Effective leadership requires compassion. When you are seeking to build healthy relationships, move toward your mission, and hold people accountable for their contributions to the mission, you are often forced to look at the people in a critical light.
When making your judgments and decisions, it is important to remember that the people entrusted to your care are human beings, beloved children of God. They are going to make mistakes. They are going to disappoint you, let you down, and say things out of line. They will even at times act like they are sabotaging the mission.
On your best days, it is difficult not to take such actions personally. But, at the end of the day, if you remember that the people with whom you work are human beings with their own pasts, their own personal issues, frailties, and struggles, you will remember that each of them are in need of grace.
Forgiveness is Key
That is why forgiveness is one of the key components of effective and courageous leadership. When you are able to forgive mistakes and be generous with the people you are leading, you will encourage and empower people to be more who they are created and gifted to be.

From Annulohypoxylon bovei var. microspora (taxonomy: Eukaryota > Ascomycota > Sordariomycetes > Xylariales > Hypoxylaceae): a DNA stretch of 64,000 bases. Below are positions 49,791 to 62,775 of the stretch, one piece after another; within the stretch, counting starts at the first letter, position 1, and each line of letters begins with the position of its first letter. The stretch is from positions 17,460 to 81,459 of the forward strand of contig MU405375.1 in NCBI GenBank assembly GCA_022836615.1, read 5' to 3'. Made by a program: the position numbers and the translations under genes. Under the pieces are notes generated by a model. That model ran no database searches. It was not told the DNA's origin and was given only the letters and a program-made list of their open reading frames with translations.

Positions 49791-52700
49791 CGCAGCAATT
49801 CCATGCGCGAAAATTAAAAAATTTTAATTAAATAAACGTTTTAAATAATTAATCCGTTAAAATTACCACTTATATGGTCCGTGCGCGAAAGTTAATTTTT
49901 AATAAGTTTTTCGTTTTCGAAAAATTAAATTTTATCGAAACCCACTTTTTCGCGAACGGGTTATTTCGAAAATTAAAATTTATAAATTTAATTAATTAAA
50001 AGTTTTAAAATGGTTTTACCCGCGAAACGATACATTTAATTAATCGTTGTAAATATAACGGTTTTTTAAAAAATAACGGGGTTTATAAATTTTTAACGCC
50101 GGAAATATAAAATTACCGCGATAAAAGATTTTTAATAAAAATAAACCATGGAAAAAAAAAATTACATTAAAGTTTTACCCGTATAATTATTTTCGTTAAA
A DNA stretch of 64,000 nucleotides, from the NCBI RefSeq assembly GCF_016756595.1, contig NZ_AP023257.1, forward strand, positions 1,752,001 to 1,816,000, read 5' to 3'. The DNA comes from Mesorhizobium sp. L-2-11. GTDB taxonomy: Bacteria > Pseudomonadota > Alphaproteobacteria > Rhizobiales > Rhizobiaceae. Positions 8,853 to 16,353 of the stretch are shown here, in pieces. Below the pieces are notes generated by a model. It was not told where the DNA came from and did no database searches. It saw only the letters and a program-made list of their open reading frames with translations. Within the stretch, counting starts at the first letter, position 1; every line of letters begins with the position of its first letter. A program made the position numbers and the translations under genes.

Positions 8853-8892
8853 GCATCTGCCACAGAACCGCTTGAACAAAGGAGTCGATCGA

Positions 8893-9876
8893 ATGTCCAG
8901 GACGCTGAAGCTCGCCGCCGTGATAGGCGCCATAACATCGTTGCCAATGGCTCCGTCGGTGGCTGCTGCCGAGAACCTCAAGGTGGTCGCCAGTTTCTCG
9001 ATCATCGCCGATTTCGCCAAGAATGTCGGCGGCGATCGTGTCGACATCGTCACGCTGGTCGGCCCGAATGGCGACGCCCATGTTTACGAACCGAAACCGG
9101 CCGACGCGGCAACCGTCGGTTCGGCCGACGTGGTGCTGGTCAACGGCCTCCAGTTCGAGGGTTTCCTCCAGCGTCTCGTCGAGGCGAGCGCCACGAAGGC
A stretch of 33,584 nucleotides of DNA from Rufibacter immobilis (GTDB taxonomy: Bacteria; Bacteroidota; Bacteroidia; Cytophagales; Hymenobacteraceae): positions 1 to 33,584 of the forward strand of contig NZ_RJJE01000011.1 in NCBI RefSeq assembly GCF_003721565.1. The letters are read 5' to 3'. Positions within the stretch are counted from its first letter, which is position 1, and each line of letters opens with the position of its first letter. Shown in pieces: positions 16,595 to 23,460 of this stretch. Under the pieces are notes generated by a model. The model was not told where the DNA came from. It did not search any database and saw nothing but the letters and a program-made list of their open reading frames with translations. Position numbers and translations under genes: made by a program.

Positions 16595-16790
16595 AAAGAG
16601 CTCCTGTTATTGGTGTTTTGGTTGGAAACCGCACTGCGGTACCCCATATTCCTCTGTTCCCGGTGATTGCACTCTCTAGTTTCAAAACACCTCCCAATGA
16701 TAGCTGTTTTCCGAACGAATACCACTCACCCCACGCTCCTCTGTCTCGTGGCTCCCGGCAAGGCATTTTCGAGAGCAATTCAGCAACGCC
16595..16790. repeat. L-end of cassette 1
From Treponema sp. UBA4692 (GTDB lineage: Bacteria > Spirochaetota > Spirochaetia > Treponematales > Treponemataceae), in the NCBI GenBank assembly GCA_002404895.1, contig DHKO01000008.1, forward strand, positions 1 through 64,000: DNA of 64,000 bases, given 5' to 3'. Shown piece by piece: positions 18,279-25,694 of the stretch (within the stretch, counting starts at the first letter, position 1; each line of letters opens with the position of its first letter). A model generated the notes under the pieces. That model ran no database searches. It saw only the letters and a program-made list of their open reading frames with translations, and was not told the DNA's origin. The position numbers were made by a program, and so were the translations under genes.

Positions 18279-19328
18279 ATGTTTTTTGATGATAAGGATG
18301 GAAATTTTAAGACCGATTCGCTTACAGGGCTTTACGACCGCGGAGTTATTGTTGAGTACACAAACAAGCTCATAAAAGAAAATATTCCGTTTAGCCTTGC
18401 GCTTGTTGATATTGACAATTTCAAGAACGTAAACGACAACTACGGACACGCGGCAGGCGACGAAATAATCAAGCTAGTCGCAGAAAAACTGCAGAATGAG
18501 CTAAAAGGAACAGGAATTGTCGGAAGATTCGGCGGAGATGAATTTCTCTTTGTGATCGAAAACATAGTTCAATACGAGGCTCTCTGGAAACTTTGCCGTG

Your effectiveness as a leader requires your acts of compassion. People are going to speak back to you and have their own ideas. Their personal lives are going to impact their work, their past experiences will affect their relationships. More often than not, they are not even aware of their words or actions.
As a Christ-centered leader, a fundamental element of your effectiveness is forgiveness.
Remember that in the Gospel of Luke, Jesus prays at particularly important points in his ministry. His pattern has been to go to a desert place or a lonely place to pray. He prays to keep his focus on what God has called and commissioned him to do.
He prays seeking direction when he is tempted to follow the crowd, “Do I go with the crowd or do I go to the cross?” He prays when Simon Peter and the other disciples misunderstood his suffering and dying as a contradiction of who and what they understood the Messiah to be and do. And, he prays when his identity and purpose as suffering Messiah did not match the images of the people who loved him and who followed him.
Let’s use the pattern of Read, Reflect, Respond, Return to explore what Luke says about Jesus and forgiveness.
Read Luke 24:23
Father, forgive them for they do not know what they are doing.
This prayer is in keeping with the character and life of Jesus. He is praying for forgiveness for those who are violating him because they did not know what they are doing. In Luke, the primary problem is ignorance. They killed the Lord of glory in ignorance.